• Data capture and analysis- personal and environmental
  • Visualising emotional response and connection
  • Spectacle and fantasy
  • Responsive and reactive materials for wellbeing

For information about the other speakers and topics covered: Conference details:

Follow the conference on Twitter using #wearabletech and @Wearables_Tech

MA Material Futures at CSM

Textile Futures Research Centre

UAL accommodation provider wins award

The Student Housing Company, who own UAL’s halls ‘The Costume Store‘, recently won the award of ‘Best Private Halls Provider’ in the National Student Housing Survey 2014.

One of UAL’s largest and newest halls, The Costume Store opened in September 2012, on the site that once housed the BBC’s costume collection.

The National Student Housing Survey is an annual survey of students in higher education across the UK. The survey measures satisfaction levels in all types of accommodation and allows participating institutions to measure their performance against national and regional benchmarks. The 2014 survey attracted around 19,000 responses from more than 200 universities and colleges across the UK.

The Osaka Global School visit LCC

Osaka School 046 EDIT

Students from the Osaka Global School, 2014.

Last Thursday LCC welcomed some students and staff from Japan’s Osaka Global School. The school was visiting London as part of the Osaka School Global Programme, a scheme funded by the Japanese Prefectural Government and organised by the British Council.

Osaka School 036

Students from the Osaka Global School, 2014.

After a long flight and a good night’s sleep the students made their way to LCC for a day of workshops talks and activities including a discussion on super-brands and a graphic design workshop.

Osaka School 009 EDIT

Students from the Osaka Global School, 2014.

The programme is designed to ignite the students’ curiosity and introduce them to the notion of study abroad, as well as giving them an insight into some of the creative industries that LCC prepares its students for.

Read more about LCC Short Courses

The post The Osaka Global School visit LCC appeared first on London College of Communication Blog.

Josh Brandao wins top prize Coupe D’Or at the Fashion Film Festival Chicago, 2014

Last month, MA Fashion Photography graduate Josh Brandao claimed first place at the The Fashion Film Festival Chicago (FFFC).

The FFFC is an annual festival and competition which aims to celebrate the beauty and art of fashion as captured through the filmmakers’ lens. Josh was announced as one of the FFFC winners for his film Blackened Wings from a healthy array of submissions that reflect the bold cross-section encompassed by this expanding art. Inspired by the greek legend of the Phoenix and by Russian Constructivism/Propaganda Posters, Blackened Wings tells the tale of a young boy fighting to overcome bullying and oppression.

Josh explains his inspiration in more detail below;

“Set in a place in Soviet/Military world, Blackened Wings tells the tale of a young boy fighting to overcome bullying and oppression. The film showcases a collection of accessories and fashion artefacts by London College Of Fashion Graduate Chiara Pavan, as well as pieces by Givenchy, Vivienne Westwood, Armani, amongst others.”

Josh’s winning video will be screened during fall fashion week and on FFFC media sources.

Read more…

The post Josh Brandao wins top prize Coupe D’Or at the Fashion Film Festival Chicago, 2014 appeared first on LCF News.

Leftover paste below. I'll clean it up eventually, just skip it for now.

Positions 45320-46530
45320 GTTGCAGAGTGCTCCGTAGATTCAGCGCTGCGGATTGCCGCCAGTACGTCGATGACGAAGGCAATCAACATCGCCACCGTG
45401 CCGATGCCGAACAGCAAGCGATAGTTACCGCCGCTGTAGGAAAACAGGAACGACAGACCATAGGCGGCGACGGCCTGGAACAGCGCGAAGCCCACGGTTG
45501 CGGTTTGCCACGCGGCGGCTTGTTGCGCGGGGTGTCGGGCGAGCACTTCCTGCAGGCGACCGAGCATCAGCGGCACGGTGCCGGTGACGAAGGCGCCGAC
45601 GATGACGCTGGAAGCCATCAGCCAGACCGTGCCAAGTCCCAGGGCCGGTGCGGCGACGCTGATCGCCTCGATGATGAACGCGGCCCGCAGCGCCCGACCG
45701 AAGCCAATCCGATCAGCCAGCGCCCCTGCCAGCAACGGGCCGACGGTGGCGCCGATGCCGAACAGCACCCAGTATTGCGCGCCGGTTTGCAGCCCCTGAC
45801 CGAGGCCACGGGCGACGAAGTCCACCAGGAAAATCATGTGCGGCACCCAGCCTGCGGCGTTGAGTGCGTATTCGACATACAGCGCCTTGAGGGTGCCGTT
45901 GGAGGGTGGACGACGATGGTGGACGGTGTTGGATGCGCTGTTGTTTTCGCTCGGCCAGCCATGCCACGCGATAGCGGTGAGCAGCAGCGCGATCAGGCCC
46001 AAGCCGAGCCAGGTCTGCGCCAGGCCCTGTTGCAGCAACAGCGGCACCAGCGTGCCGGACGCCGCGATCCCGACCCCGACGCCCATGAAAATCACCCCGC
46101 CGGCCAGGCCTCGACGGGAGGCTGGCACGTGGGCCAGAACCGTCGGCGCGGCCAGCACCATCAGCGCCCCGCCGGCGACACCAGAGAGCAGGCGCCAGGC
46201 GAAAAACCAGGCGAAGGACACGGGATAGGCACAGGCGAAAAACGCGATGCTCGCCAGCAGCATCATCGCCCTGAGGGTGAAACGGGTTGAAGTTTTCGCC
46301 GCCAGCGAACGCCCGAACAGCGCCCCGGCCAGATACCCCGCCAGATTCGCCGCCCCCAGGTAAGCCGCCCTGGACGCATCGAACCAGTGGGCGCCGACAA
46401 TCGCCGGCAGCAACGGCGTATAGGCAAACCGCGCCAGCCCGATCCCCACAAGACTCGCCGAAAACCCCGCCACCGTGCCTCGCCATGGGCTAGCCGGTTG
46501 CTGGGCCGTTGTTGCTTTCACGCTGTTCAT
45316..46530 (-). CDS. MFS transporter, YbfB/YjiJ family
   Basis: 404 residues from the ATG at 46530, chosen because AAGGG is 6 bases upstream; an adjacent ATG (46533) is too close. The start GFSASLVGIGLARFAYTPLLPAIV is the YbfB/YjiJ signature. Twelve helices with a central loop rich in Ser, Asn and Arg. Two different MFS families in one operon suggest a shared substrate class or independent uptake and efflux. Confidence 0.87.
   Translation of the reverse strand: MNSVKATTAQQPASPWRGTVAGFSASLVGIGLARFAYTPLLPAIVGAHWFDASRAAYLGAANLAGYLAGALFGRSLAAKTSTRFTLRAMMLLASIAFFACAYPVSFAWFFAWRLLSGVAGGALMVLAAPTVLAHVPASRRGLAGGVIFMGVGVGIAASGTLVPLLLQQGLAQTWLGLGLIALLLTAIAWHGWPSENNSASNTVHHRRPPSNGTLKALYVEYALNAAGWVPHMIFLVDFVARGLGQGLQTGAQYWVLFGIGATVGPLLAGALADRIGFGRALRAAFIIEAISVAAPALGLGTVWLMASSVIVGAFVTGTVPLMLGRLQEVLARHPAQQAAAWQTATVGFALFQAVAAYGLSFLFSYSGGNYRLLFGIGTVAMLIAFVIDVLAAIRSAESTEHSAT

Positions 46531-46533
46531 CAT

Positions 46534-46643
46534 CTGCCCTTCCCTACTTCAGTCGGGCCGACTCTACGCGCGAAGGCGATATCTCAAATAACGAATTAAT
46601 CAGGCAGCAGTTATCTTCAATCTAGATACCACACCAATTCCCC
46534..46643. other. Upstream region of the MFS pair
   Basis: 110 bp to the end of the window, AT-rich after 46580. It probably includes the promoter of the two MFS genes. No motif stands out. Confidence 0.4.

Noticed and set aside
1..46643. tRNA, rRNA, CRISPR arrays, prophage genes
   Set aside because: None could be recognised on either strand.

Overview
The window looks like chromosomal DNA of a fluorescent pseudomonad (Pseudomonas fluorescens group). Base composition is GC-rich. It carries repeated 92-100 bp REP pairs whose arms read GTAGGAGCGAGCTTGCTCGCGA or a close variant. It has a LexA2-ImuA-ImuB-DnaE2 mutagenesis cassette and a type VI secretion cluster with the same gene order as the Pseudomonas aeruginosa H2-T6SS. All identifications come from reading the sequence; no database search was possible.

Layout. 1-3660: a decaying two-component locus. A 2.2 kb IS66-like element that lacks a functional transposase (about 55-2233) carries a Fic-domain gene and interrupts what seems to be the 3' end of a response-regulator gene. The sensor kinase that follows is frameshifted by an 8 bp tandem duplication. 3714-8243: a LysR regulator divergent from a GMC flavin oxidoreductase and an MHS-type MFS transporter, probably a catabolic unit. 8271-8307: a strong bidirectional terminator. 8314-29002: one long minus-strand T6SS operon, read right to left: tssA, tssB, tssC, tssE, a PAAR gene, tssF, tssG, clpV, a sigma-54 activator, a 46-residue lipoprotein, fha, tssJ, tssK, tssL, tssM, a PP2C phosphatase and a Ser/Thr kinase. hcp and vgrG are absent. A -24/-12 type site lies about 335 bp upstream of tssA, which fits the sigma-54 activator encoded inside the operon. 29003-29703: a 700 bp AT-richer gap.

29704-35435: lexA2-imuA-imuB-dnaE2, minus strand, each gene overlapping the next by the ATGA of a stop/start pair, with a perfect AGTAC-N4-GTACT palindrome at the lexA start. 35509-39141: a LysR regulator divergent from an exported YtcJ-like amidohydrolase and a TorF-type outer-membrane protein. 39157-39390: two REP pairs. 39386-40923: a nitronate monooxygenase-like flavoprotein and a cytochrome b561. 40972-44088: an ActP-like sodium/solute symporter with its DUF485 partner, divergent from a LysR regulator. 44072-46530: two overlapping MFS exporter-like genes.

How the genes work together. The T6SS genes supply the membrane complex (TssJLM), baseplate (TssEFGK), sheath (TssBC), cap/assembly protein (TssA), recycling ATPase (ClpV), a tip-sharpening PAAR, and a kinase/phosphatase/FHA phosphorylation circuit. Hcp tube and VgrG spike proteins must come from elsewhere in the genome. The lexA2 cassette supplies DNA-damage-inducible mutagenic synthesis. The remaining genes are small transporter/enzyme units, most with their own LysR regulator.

UAL Edit Interview: Annie Kevans

Annie Kevans
Since graduating from Central Saint Martins BA Fine Art in 2004, where Charles Saatchi bought her final year collection ‘Boys’, Annie Kevans has had solo exhibitions in New York, London and Vienna. She has recently collaborated with Jean Paul Gaultier to produce a series of  paintings depicting his muses, which are currently on display at The Barbican and will tour with the exhibition to Melbourne, Paris and Munich. Shortlisted for the Women of the Future awards and the Jerwood Drawing Prize, her work can also be found in major collections including the Pallant House Gallery, the Saatchi Collection, 21c Museum, and the David Roberts Collection. Kevans’ paintings reflect her interests in power, manipulation and the role of the individual in inherited belief systems. Having an affinity for the marginalised, Kevans paints figures overlooked, exploited, or objectified within the context of history or contemporary culture. Kevans’s ‘Women and the History of Art’ at the Fine Art Society this year received phenomenal praise from across the arts and national press.

Angelica Kauffman by Annie Kevans

Who or what first inspired you to follow your chosen career?
Art has always been part of my life. My parents both left school very early but both took short courses in art and they left London to move to the South of France because they loved the Impressionists and the landscapes they painted. My mother took evening classes at St Martin’s (as it was known in the 1960s) and my father did a few at Goldsmiths. I was always told it was impossible to make a living in art so I first studied languages which led me to move to Barcelona where I tried to be a painter while I taught English. I had no idea what I was doing and felt very cut off from the artists living there. I wasn’t allowed into a life-drawing class because I was ‘not professional’ and I used to get very jealous of the numerous art students walking around the streets with their portfolios. When I moved back to London I took an evening class at the Camden Arts Centre and was encouraged to apply to art school by a teacher there. I remember the feeling of absolute joy when I finally began my Foundation course at Central Saint Martins and I knew then there was no turning back.